From the origins of Calcio through to the personalties who have shaped the game, such as Benito Mussolini and on to Silvio Berlusconi, Foot has created a detailed and enjoyaable account of Italian football. All the major players who have played the game including; Gianni Rivera, Giacinto Facchetti, Gigi Riva, Marco Van Bastin etc, are all examined.

This book is a superb journey into a football crazy nation highlighting some of the best and worst of Italian mentality. It is only a pity that this wasn't published until later so as to include the recent match fixing scandal, the largest in Italian history, and Italys triumph in the World Cup.
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on 19 September 2012
A great book that will entertain you with knowledge, little facts (do you know why Italy's away kit is white?) and above all an insight into Italian football and the personalities that have shaped it!
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on 14 May 2006
This massive work gives a sweeping survey of the history of Italian football. Brilliantly written, Calcio is full of great anecdotes and thought-provoking, intelligent analysis without going into unnecessary detail. Calcio touches on every aspect of football in Italy and particuarly shines in the tragic rise and fall of Torino and the Superga tragedy. A story which is important in the story of not onyl Italian football but also in world football but yet maybe not widley known in the UK.

Key players are also covered in Calcio with splashes of humour as well as an assessment of their place and impact in Italian football. The real value of Calcio is that it gives you an accessible introduction of the history of Italian football and that it encourages you to read more on particular aspects of this subject.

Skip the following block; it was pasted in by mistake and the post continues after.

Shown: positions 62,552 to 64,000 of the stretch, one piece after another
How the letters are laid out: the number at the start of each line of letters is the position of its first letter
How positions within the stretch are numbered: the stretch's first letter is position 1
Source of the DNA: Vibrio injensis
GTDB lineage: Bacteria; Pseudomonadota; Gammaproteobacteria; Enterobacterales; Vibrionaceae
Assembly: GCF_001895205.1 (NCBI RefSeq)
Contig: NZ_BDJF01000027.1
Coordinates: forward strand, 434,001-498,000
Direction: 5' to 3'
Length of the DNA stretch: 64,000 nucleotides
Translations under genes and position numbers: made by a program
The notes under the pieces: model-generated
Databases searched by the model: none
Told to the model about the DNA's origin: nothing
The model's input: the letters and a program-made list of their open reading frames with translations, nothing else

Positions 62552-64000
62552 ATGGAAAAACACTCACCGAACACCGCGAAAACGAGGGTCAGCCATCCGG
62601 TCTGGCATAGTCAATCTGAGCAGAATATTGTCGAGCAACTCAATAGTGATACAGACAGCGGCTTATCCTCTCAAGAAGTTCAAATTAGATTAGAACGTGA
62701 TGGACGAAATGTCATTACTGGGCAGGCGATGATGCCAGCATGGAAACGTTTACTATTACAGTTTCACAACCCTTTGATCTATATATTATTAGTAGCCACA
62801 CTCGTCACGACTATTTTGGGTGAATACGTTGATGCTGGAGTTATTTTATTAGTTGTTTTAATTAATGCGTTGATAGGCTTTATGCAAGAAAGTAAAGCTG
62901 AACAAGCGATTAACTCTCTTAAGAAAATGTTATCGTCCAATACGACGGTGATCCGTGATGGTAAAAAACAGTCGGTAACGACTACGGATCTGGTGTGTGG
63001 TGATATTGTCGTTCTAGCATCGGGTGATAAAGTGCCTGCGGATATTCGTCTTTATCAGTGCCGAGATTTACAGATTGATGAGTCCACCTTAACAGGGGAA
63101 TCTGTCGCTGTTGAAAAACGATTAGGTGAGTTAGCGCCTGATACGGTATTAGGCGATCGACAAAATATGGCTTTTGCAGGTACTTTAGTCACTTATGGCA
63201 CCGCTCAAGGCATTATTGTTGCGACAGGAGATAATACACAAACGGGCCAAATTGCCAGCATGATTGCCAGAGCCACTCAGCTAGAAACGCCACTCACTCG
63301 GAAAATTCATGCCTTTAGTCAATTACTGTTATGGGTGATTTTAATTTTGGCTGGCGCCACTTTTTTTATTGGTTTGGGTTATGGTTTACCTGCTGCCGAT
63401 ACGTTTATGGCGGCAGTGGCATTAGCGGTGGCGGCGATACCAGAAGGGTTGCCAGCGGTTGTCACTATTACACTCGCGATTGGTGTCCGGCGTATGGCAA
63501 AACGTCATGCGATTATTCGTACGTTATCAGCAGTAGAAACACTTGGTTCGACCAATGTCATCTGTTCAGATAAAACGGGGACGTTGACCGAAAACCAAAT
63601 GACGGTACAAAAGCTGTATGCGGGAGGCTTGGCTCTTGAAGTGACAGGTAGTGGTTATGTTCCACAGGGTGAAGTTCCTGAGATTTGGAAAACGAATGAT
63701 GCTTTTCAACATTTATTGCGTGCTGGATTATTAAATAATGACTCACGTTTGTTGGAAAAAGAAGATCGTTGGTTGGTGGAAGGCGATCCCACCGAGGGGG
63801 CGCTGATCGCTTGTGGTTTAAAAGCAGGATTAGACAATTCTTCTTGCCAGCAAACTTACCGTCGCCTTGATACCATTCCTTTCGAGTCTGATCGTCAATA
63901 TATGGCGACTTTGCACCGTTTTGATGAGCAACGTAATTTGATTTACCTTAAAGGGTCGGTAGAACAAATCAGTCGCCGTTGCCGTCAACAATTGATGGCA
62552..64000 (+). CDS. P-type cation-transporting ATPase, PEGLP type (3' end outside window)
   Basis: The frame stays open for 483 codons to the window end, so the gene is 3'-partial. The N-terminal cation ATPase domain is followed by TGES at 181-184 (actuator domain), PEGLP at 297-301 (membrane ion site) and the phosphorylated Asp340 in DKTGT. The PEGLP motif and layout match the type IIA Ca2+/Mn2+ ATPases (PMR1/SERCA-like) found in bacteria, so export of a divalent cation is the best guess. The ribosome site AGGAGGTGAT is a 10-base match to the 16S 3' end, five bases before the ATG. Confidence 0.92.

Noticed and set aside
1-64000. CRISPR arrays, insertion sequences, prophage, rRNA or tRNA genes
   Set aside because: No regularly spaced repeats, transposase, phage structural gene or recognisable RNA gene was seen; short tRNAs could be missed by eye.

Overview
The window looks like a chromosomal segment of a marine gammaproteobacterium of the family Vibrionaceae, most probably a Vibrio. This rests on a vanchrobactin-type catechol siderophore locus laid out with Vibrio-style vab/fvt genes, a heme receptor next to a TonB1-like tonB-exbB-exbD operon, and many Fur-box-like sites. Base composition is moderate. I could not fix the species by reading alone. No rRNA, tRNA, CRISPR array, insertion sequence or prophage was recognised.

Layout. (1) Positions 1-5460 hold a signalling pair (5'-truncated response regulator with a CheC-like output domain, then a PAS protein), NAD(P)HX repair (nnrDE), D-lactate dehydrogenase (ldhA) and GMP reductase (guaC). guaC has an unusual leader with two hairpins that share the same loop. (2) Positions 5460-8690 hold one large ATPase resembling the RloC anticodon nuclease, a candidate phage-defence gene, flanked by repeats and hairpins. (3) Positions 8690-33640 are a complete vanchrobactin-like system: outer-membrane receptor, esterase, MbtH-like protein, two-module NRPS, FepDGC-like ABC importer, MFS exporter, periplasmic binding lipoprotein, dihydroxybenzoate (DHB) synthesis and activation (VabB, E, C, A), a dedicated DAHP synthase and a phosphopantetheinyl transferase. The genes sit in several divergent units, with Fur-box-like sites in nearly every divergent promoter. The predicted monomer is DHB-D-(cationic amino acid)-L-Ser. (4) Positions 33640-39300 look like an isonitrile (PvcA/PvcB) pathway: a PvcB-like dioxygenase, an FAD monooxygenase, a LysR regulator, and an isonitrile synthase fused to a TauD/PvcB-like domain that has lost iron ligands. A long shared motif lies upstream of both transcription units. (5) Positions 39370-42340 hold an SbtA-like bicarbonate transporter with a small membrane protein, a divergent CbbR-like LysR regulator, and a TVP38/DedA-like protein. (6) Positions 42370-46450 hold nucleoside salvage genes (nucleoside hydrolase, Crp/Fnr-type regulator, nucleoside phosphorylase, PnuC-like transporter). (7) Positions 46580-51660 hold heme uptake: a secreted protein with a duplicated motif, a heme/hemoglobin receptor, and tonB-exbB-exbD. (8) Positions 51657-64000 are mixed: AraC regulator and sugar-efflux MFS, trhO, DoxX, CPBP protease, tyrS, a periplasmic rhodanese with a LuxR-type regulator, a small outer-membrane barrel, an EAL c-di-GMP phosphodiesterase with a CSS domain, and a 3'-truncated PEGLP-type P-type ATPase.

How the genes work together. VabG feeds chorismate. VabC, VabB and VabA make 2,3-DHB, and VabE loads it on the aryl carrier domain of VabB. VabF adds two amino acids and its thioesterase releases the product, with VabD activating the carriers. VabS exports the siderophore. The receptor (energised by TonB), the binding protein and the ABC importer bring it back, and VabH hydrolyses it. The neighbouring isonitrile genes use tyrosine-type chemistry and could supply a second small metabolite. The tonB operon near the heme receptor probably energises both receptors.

A great read!!
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on 22 January 2014
This book is a good read but suffers from repetition and too many tangents into trivia (albeit often interesting trivia). Its a thick book full of information yet also oddly misses some stuff out. The Italian Cup is said to be hated for example but the author does not even devote a paragraph to why this might be. Instead we have the same events and people mentioned over and over again with short recaps on the same events over and over again.

A good edit could have removed a third of the book and made it a much better read. Its still a good book and worth having but could have been so much better.
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on 13 April 2015
A very thorough book, I wish I had read it while I was in Italy rather than after I'd left. I would recommend this to anyone interested in Italian football.
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on 30 May 2014
A good read for the football connoiseur giving a comprehensive history of the game in Italy from its inception in the late 1800's to date. Enthusiastically written it covers all aspects from the great players and teams produced, the politics and fierce rivalries right down to racism and the effects of facism. It is a must for all soccer afficianados.
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on 10 October 2014
I really enjoyed this book. It is quite an epic read. I first discovered Italian football around the time of the great Sacchi team of Van Basten, Gullit, Rijkaard, Baresi, Maldini, etc. Serie A used to be the best league around. Although it is now lagging behind England, Spain and Germany I still have great affection for calcio.